Outcomes of a Multimodal Resilience Training Program in an Outpatient Integrative Medicine Clinic

Kristen H Griffin, Jill R Johnson, Jennifer P Kitzmann, Alison K Kolste, Jeffery A Dusek
Journal of Alternative and Complementary Medicine: Research on Paradigm, Practice, and Policy 2015, 21 (10): 628-37

OBJECTIVE: To investigate the outcomes of resilience training (RT) in an outpatient clinical setting on symptom relief for current or recurrent depression, as well as perceived stress and state and trait anxiety.

DESIGN: Observational effectiveness study.

SETTINGS/LOCATION: Penny George Institute for Health and Healing, Allina Health, Minneapolis, MN.

PARTICIPANTS: A total of 728 men and women age 18 years and older who participated in the RT program between December 1, 2007, and November 31, 2012. Of these individuals, 371 were considered study contributors and completed at least one questionnaire both before (pre-RT) and after (post-RT) completion of the program. The remaining participants were considered study non-contributors and did not complete any questionnaires.

INTERVENTIONS: RT is a mindfulness-based program that synergizes elements of mindfulness meditation with nutrition and exercise into a cohesive intervention.

OUTCOME MEASURES: Depressive symptoms, as well as state and trait anxiety and perceived stress.

RESULTS: Among the 371 RT participant contributors, depressive symptoms, perceived stress, and state and trait anxiety improved significantly from pre-RT to post-RT. Furthermore, among participants with depression at baseline, Center for Epidemiologic Studies Depression Scale-10 scores decreased by a mean of 44.0% (from 17.5 to 9.8), a value below the cutoff for significant depressive symptoms. Baseline perceived stress scores were the most predictive of program success.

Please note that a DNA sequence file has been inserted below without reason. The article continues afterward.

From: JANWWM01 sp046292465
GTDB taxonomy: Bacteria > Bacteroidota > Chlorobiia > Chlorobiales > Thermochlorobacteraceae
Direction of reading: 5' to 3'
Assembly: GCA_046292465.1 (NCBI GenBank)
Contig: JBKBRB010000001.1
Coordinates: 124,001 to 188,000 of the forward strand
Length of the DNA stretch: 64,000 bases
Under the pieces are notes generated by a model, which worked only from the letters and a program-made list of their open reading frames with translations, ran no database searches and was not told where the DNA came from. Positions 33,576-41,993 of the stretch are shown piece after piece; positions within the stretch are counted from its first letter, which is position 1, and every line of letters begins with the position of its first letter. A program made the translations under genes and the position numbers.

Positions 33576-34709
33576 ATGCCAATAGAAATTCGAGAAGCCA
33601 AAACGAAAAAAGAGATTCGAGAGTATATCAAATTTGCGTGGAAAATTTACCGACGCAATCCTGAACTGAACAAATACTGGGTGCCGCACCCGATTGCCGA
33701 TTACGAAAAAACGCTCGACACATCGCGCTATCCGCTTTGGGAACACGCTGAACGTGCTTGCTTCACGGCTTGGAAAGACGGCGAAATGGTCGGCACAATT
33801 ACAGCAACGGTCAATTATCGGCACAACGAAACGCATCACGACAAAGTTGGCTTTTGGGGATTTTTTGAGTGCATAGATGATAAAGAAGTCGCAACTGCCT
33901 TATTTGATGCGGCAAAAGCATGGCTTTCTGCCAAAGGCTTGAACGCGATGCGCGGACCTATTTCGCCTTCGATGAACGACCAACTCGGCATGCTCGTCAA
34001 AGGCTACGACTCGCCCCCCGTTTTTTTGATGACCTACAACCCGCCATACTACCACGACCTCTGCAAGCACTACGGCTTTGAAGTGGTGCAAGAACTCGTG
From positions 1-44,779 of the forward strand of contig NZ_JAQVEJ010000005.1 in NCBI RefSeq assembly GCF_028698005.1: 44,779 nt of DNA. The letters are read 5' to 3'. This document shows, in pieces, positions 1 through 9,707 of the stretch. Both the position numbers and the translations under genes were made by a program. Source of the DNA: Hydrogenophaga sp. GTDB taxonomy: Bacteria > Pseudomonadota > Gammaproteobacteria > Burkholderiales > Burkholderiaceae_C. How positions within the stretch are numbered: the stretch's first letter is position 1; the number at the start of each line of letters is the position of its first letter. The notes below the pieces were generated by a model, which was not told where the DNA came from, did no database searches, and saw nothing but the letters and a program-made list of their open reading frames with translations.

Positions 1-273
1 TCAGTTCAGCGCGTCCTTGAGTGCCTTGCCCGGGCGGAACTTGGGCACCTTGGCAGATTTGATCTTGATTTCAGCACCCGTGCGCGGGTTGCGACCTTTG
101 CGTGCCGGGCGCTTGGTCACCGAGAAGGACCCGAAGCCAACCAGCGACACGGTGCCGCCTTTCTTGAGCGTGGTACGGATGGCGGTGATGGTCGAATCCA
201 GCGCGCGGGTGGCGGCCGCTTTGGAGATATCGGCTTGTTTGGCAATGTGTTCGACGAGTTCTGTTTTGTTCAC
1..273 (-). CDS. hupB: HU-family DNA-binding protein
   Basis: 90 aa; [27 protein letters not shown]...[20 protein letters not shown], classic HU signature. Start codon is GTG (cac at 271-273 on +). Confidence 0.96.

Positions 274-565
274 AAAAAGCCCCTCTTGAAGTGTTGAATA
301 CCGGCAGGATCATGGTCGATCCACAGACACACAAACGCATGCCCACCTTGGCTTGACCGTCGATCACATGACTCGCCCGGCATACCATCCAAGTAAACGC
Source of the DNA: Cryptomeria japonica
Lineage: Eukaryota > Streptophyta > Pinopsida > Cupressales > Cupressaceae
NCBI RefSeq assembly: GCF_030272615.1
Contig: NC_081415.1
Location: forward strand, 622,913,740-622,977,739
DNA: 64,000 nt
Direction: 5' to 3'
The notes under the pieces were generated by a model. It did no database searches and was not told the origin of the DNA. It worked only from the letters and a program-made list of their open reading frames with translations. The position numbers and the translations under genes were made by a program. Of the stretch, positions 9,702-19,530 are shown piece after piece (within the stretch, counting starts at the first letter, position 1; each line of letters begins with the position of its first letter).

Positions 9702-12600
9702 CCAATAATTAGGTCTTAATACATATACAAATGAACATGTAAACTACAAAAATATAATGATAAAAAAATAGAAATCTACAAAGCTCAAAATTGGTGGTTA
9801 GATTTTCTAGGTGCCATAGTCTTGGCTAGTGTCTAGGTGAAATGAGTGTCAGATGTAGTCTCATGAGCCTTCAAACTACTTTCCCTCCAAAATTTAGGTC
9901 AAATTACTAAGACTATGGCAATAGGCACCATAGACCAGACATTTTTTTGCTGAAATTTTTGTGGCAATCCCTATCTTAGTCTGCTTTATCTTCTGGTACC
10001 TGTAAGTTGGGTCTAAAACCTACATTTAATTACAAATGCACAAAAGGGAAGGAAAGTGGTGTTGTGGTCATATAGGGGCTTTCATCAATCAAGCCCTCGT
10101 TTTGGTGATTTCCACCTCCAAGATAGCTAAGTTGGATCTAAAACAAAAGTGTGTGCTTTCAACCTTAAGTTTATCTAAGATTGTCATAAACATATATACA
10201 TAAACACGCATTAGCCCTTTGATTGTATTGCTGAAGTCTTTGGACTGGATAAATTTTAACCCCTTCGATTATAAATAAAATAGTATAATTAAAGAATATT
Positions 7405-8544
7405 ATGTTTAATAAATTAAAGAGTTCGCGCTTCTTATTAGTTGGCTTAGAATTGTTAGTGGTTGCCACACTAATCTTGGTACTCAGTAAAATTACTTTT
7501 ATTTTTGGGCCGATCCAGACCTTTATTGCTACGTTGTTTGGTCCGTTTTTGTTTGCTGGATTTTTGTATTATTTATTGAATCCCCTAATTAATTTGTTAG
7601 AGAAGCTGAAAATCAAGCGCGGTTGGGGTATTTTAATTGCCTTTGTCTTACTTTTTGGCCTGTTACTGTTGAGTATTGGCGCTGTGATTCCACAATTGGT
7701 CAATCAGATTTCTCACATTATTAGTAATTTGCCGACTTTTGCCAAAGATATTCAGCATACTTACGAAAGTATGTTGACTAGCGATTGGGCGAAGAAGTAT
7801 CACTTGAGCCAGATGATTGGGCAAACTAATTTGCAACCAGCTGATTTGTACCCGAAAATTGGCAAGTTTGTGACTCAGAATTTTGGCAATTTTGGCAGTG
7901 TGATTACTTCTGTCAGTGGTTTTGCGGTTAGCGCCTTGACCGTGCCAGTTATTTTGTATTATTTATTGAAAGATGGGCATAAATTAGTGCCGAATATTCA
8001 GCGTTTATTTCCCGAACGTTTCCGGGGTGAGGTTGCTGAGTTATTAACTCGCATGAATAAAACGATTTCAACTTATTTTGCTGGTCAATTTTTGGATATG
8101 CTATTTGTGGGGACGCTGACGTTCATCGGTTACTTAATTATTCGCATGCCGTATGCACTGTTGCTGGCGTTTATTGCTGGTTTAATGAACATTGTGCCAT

CONCLUSIONS: This study provides evidence that a multimodal RT program delivered in a real-world clinical setting improves symptoms of depression, anxiety, and stress. Limitations of this effectiveness study include a homogeneous population of mostly white women and a large amount of randomized, imputed, and missing data. Future work should include a randomized controlled trial and potentially studies to separate RT into the three components to determine which may be primarily responsible for the improved outcomes.

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